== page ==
By Volunteer Andi Harmon
4 by 6 inch watercolor on embossed paper
by Linda L Martin
“Angel” was one of the first orphans to come here. She had pneumonia and we just couldn’t kick it; she was about 3 weeks old when she died. “Trixie” was found on the range, abandoned by her herd, and trampled over a bunch of rocks. She was here for a few days; her last moments were spent in the spare bedroom on horse blankets, with an IV hanging from a bookshelf. I laid with her to keep her from thrashing around and pulling out the IV. Sadly, she was too injured internally to survive; I held her while she took her last breath, tears streaming.
“Buck” was another orphan we had and lost. He was born at the corrals and it appears he rolled under the fence at birth. When he was found, still wet, and put back, his dam refused him. We suspect he didn’t get his colostrum, the necessary “first milk” needed to build his immunity and insure his survival.
Jasper was born at the corrals but his mother died when he was just a couple days old from the poison hemlock. It’s suspected Jasper was poisoned in the womb; he was on IV’s for 9-10 days, drinking milk, nibbling on a little hay when his system shut down and he passed. I suspect since his dam’s system was compromised from the poison, she wasn’t able to pass on the necessary antibodies the little guy needed to survive.
Each time we lost a foal, we would always say, “No more! Can’t do this again!” and then the BLM calls. And, of course, I go clean out a pen and get it ready for the next one that needs someone. It really *is* a good feeling when they not only survive, but thrive and go on to be useful members of society, bringing much happiness to the lives they touch. It makes the job, and the hours without sleep, worth it!
|Sasha will be ready to adopt at Kiger|
Fest 2011 in October. Photo Reference
provided by Andi Harmon
Used by permission
One such filly is “Karma”, a chocolate, or bay silver dapple from the Cold Springs HMA. She was slated to be returned to the wild with her dam and 2 other mares and foals, after their booster shots. When being brought in for their boosters, One of the other mares knocked Karma’s dam into a corner post and broke her hip, so Karma came to live with me. I ended up adopting her and later sold her to a friend on the other side of the country in NC.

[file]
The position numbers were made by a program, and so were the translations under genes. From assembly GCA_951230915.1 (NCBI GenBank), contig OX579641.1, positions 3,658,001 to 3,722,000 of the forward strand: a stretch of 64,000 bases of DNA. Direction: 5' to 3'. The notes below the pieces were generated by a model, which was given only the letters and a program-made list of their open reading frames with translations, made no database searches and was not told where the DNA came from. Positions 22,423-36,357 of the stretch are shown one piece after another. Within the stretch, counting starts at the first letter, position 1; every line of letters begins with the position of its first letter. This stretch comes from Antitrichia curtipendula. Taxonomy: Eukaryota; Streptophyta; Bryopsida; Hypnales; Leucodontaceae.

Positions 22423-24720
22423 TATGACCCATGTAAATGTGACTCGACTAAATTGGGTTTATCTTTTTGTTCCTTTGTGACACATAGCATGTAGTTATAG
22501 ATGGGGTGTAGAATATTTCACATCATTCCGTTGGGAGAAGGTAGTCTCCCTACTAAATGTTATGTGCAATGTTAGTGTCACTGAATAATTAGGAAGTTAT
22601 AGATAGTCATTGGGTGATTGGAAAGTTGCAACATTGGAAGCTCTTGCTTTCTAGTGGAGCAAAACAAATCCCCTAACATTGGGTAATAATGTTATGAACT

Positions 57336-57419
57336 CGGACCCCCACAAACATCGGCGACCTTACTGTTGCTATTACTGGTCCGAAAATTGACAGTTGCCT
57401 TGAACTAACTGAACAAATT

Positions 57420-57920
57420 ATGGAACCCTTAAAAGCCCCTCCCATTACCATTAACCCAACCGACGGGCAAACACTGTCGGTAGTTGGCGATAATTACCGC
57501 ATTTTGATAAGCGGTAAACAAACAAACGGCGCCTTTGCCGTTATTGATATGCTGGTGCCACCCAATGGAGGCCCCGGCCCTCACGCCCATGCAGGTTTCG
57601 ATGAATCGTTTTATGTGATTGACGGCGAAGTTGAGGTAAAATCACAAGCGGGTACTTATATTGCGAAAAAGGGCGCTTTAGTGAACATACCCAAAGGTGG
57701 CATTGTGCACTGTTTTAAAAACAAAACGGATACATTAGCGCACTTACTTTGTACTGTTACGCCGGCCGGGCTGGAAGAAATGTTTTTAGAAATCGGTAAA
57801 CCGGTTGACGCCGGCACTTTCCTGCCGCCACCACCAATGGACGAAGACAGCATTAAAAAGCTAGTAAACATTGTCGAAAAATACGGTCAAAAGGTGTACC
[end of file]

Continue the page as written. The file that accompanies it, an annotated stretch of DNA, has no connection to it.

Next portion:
Jill came out in 2007 to meet Karma, and had Kitty Lauman, a trainer here in Oregon, start her under saddle, then ship her back to NC. As luck would have it, Jill was unable to keep up with Karma’s training but a good friend of hers, Mike Branch, took her in his program. Mike does a lot of work with the BLM and kids back east and Karma has become quite the ambassador for the wild horses on the east coast! She’s now 6 years old and assists Mike in his clinics gentling horses and giving demonstrations on what these horses are capable of doing!
Another orphan I had 3 years ago was named “Red”. He was only a couple days old when he came here off the Beaty’s Butte HMA. He was a bottle baby and very loving and affectionate. We wanted to keep him but we were overwhelmed with horses and attempts to find an adopter for a plain little bay colt was not going well. We were forced to send him back to the corrals, halter broke, foot broke, trailer broke and dog gentle. I hoped someone would see that in him and grab him up!
When I have orphans, I often get a lot of people interested in adopting one. Some are a little disappointed when they can’t just come out and take the foal but I have the first choice of adopting, and I also screen potential adopters more heavily than the BLM does. I want to make sure one of my babies that I’ve put a lot of blood, sweat and tears into are getting the best possible home! It’s paid off and I can say there are many babies who are enjoying their life as a formerly wild horse!